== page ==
Study shows beavers had a big influence on how people in the Stone Age lived
For thousands of years, beavers had a big influence on the Dutch ecosystem and the people that lived there. This is the conclusion of research by archaeologist Nathalie Brusgaard. The rodents were used for food, clothing and tools, and created a landscape hospitable to many other species.
Beavers may seem like a recent arrival to the Netherlands, with their growing presence in recent years. The species became extinct there in the 19th century and was reintroduced in 1988. But before that beavers were widespread for thousands of years. “It really is a native species,” says Brusgaard. “In our research we wanted to look at how people dealt with the beaver’s presence in the past. There was no good picture of that until now.”
Together with fellow archaeologist Shumon Hussain (Aarhus University), Brusgaard analyzed previous excavations in the Netherlands, southern Scandinavia, the Baltic region and Russia. These showed that beavers were a much larger part of the human diet and landscape of northern Europe than had previously been thought.
Hunter-gatherers hunted beavers in the Middle and Late Stone Age for their meat, fur and castoreum, and used their bones and teeth to make tools. Beavers were one of the most common mammals at some archaeological sites in the Netherlands according to research recently published in The Holocene.
According to Brusgaard, the beavers created a diverse ecosystem. They change the water level in their habitat so the entrance to their lodge is flooded but they can sleep in the dry. To achieve this, they need the water at a certain level, which they control by building dams.
Other organisms, such as fish, waterfowl and certain plants, benefit from the resulting landscape. “Beavers create a lot of dynamism in a forest, which is good for biodiversity. At archaeological sites where there were many beaver traces, there were also many traces of otters, wild boar, pike, perch and carp. These species thrive in the ecosystem that beavers create.”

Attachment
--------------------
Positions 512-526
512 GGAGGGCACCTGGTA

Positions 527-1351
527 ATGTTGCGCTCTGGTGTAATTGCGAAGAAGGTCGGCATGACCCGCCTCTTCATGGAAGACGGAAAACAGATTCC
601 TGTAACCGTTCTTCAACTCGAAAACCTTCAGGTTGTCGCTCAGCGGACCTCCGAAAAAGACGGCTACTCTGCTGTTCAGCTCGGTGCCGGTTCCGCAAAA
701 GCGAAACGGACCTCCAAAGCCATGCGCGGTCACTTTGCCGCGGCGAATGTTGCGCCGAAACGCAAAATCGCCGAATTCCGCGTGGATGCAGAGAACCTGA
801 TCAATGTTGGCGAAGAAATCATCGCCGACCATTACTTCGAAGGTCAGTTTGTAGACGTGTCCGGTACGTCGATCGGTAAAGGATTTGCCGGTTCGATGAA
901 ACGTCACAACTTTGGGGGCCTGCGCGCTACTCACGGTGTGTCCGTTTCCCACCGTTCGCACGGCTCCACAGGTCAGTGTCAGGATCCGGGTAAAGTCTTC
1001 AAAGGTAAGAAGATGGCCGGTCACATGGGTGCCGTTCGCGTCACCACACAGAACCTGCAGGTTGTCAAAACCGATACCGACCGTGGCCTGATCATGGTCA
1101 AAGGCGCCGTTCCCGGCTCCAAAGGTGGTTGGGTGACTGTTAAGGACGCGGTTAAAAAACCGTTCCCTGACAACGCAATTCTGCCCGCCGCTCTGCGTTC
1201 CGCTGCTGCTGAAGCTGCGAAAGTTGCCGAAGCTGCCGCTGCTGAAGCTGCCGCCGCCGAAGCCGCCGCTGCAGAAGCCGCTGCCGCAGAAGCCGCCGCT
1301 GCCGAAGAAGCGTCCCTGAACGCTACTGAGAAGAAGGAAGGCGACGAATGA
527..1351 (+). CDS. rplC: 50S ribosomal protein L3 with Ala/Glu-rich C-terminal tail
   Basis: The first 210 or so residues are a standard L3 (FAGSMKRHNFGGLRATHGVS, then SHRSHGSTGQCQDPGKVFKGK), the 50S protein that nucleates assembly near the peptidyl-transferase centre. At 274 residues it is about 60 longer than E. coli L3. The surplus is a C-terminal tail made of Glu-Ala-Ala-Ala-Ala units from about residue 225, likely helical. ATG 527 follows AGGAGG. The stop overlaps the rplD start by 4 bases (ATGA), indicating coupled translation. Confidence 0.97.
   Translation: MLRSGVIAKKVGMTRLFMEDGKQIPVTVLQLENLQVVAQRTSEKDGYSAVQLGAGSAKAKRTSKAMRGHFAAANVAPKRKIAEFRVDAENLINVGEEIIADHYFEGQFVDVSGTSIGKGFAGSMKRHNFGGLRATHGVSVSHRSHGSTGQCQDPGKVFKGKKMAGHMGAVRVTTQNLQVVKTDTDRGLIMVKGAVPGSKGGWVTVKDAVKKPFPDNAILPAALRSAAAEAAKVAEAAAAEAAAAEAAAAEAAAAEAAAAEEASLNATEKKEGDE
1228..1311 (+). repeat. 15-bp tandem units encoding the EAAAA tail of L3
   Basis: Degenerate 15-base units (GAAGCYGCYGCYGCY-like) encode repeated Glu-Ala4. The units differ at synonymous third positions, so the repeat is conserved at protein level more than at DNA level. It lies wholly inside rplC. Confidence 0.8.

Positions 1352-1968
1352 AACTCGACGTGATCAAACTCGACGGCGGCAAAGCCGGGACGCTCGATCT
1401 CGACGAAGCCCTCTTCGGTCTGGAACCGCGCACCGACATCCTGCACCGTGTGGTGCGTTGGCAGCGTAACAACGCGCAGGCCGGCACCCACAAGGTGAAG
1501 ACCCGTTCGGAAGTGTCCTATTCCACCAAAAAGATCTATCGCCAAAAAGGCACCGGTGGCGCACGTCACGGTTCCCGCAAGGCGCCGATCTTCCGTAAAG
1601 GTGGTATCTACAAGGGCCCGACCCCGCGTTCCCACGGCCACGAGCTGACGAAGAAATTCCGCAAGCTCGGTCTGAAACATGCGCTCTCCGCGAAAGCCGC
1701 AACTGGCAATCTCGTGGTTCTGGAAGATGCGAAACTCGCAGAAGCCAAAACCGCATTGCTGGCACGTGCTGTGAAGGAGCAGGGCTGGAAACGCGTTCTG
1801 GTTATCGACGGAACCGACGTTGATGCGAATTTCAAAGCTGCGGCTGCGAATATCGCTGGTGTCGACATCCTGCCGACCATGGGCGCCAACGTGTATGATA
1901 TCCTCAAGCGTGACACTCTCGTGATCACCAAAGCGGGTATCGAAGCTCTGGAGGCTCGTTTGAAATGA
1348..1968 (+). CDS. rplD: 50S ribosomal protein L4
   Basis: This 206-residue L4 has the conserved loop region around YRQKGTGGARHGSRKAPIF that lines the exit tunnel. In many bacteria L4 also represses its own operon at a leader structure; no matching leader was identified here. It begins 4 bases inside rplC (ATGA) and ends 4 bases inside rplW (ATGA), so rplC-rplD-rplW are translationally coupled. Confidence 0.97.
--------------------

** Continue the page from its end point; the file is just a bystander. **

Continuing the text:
The research suggests that people liked to live in these “beaver landscapes” because of the presence of food and resources. “We suspect that hunter-gatherers benefited from the rich biodiversity that beavers created.” It is clear from traces on bone remains that people ate beavers. Research on beaver skulls shows that hunters killed them with a blow to the head, presumably to avoid damaging the fur to ensure it could still be used. Beaver jaws and teeth were used to make woodworking tools.
Brusgaard hopes her research will add to the discussion on the presence of beavers in the Netherlands. “Beavers are back, flourishing and growing in population. Ecologists and wildlife managers welcome the animal because it is good for biodiversity. But its presence also causes some inconvenience, for example for farmers. You won’t be happy if beavers flood your field.”
Brusgaard’s research shows that humans benefitted from beavers for thousands of years. “We can learn lessons from the past. And we all benefit from a healthy ecosystem. We have to learn once again to live with beavers.”
Shumon T. Hussain et al, Human-beaver cohabitation in the Early and Mid-Holocene of Northern Europe: Re-visiting Mesolithic material culture and ecology through a multispecies lens, The Holocene (2023). DOI: 10.1177/09596836231200444
Study shows beavers had a big influence on how people in the Stone Age lived (2023, October 17)